Earthquake activity continued at a lower rate. White Island and Mt. Ruapehu remained at Alert Level 1.
GeoNet, the U.S. Geological Survey and GNS Science reported 22 earthquakes in the New Zealand area between the Kermadec Islands in the north, and the Auckland Islands to the south during October 2009.
The magnitude distributions were as follows:
M6 to 6.9 (none), M5 to 5.9 (2), M4 to 4.9 (10) M3 to 3.9 (7).
An additional 3 events in the magnitude 2 range were deemed worthy of mention.
No significant earthquakes were reported in the Kermadec Islands during October. A shallow magnitude 4.7 quake struck 200 km south of L’Esperance Rock (695 km east-north-east of Auckland) on October 3rd. The 20 km-deep quake was not felt in New Zealand.
A deep magnitude 4.6 quake struck near Te Araroa on the 11th. The earthquake was felt in the Bay of Plenty, Gisborne and Hawke’s Bay.
Three very shallow earthquakes were recorded just off the coast near Tauranga on the 29th and 30th of October. The quakes ranged between magnitude 2.6 and 2.8 and were felt nearby.
Early on the morning of Thursday 15th, a deep magnitude 5.5 earthquake struck 10 km south-west of Matata. The 150 km-deep quake was felt in the Bay of Plenty, along the eastern coast of the North Island, and in the Wellington region.
That evening a magnitude 4.4 earthquake struck 10 km south-west of Havelock North at a depth of 60 km. The timing meant that more of the public were aware of the event, and shaking was reported from Hawke’s Bay, westward through the centre of the North Island to Wanganui.
A 40 km-deep magnitude 4.8 earthquake located under Cook Strait 20 km north-west of Wellington just after 6 p.m. on the 10th of October attracted a lot of interest. The quake was centred off the coast near Porirua and was felt from Ohakune south to Nelson and Marlborough. Strong shaking was reported throughout the Wellington region, and slight damage experienced at Lower Hutt, Pukerua Bay and Wellington.
The relatively small earthquake was surprisingly noisy and vigorous, prompting GeoNet to issue a report on the event explaining why it was so widely felt, attracting more than 2500 felt reports.
The interface between the Australian and underlying Pacific Plate lies at about 30 km in the area and the quake occurred in the upper levels of the Pacific Plate. The rocks in both plates are very strong at this point, allowing seismic waves to travel very efficiently. The bending of the Pacific Plate triggered the quake which was relatively low in energy, hence of a relatively low magnitude, but strongly felt because of the nature of the rock nearby.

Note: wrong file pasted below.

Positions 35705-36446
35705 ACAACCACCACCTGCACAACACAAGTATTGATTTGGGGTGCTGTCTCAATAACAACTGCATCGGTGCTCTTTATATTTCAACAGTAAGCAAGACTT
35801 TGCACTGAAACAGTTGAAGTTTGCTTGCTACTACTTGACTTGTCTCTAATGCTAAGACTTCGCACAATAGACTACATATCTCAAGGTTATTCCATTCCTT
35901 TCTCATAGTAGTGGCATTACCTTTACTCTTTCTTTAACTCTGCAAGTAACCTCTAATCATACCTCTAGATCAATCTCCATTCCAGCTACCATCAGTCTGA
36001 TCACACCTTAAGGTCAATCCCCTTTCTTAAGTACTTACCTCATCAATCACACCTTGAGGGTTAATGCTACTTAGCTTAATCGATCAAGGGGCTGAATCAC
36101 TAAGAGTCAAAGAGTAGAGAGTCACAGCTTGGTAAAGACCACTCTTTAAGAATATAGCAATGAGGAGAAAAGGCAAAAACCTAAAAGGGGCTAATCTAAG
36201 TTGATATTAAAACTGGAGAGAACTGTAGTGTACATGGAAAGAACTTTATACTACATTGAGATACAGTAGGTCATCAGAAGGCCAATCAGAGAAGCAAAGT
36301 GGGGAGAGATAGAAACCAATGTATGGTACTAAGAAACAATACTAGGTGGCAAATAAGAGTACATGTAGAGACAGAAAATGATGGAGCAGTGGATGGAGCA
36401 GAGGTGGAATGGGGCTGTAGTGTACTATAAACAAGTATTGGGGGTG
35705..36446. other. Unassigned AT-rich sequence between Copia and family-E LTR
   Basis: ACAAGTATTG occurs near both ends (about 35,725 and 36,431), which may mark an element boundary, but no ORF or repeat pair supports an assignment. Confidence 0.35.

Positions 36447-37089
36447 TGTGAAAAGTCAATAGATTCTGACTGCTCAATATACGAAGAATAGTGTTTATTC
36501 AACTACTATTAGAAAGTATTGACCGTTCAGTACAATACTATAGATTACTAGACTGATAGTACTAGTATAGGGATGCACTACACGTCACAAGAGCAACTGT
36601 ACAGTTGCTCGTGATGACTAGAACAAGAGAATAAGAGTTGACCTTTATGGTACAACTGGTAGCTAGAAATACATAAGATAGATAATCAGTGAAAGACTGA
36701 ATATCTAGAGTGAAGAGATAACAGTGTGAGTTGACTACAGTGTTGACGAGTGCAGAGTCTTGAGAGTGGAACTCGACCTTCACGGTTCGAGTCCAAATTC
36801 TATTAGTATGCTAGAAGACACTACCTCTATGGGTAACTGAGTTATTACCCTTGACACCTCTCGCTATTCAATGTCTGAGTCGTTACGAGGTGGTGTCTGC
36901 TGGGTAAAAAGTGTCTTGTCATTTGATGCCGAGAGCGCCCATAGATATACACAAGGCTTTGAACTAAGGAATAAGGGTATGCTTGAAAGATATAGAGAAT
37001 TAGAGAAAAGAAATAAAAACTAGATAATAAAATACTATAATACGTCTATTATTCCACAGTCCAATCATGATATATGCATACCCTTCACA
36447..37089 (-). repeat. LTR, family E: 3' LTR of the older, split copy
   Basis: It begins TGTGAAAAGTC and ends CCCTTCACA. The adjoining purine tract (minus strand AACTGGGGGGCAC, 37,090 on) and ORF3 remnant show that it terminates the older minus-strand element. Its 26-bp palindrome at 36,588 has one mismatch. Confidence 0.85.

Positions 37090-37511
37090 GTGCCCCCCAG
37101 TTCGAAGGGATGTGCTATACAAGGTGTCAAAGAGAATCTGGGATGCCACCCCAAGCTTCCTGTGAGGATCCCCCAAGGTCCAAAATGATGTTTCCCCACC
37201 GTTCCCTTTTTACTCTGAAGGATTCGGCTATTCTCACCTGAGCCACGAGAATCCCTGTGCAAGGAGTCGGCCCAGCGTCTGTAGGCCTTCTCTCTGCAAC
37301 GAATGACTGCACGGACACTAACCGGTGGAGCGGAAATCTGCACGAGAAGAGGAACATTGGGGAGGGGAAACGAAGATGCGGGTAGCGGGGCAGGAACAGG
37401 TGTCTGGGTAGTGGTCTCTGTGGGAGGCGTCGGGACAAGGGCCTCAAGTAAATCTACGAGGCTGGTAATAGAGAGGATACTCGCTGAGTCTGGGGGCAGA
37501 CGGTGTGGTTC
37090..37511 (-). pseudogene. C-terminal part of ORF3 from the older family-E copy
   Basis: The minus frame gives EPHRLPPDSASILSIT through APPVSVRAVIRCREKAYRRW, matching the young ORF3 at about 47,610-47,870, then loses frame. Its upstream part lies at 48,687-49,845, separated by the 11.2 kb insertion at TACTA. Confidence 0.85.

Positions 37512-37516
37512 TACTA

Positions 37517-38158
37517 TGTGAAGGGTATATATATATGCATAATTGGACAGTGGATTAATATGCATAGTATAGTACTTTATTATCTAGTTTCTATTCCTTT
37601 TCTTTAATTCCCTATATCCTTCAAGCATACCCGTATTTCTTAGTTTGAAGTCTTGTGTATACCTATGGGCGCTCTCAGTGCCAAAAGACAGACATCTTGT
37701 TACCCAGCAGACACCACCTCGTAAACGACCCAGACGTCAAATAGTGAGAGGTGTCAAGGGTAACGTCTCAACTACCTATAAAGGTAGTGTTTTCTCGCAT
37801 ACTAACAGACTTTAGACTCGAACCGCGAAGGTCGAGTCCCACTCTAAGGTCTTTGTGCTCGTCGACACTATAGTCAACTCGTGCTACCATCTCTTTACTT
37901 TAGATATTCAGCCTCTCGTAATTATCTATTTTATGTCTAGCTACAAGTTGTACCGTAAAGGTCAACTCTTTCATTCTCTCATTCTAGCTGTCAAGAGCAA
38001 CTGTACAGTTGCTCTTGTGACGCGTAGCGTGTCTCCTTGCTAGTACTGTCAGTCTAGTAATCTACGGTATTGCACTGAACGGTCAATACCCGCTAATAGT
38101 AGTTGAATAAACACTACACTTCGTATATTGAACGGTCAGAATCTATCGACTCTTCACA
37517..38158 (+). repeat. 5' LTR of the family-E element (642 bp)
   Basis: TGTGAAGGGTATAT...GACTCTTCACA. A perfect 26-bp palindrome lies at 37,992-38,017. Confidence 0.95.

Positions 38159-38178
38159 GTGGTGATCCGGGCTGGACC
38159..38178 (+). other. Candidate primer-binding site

Four earthquakes with magnitudes between 4.7 and 5.1 were reported near Fiordland during October. Two events were located on-shore 80 km west of Te Anau 19 minutes apart on the 8th, and two were located off the southern coast of Fiordland on the 1st and 12th. All four were shallow, being at depths of 7 to 25 km.
Other South Island quakes were a magnitude 3.6 event near Arthur’s Pass on the 2nd, a magnitude 3.4 quake south of Seddon on the 5th and a magnitude 4.0 event south-west of Haast on the 3th. The Haast quake was very shallow, at 5 km, but no felt or damage reports were lodged with GeoNet.
Regular reporting of the status of New Zealand’s volcanoes ceased at the end of June 2007, with the closure of the Hazard Watch service. GNS Science now only issues bulletins which record significant changes in volcanic behaviour.
No Alert Bulletins were issued by GNS Science during October.
At the end of October 2009, New Zealand’s active volcano status can be summarised as follows:
Raoul Island (Alert Level 0).
White Island (Alert Level 1).
Mt Ngauruhoe (Alert Level 0).
Mt Ruapehu (Alert Level 1).
[Compiled from data supplied by GNS Science, US Geological Survey, GeoNet, and their contributing agencies.]